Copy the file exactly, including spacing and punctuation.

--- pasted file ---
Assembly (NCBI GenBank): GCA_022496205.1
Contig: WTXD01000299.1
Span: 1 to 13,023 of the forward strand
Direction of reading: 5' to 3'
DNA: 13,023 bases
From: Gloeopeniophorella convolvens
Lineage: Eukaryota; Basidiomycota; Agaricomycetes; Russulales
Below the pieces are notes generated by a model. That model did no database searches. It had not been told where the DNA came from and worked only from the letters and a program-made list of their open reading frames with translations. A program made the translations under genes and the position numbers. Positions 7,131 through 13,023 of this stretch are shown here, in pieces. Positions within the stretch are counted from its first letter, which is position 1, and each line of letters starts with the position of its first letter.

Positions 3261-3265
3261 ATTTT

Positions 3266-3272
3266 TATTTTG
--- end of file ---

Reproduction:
Assembly (NCBI GenBank): GCA_022496205.1
Contig: WTXD01000299.1
Span: 1 to 13,023 of the forward strand
Direction of reading: 5' to 3'
DNA: 13,023 bases
From: Gloeopeniophorella convolvens
Lineage: Eukaryota; Basidiomycota; Agaricomycetes; Russulales
Below the pieces are notes generated by a model. That model did no database searches. It had not been told where the DNA came from and worked only from the letters and a program-made list of their open reading frames with translations. A program made the translations under genes and the position numbers. Positions 7,131 through 13,023 of this stretch are shown here, in pieces. Positions within the stretch are counted from its first letter, which is position 1, and each line of letters starts with the position of its first letter.

Positions 3261-3265
3261 ATTTT

Positions 3266-3272
3266 TATTTTG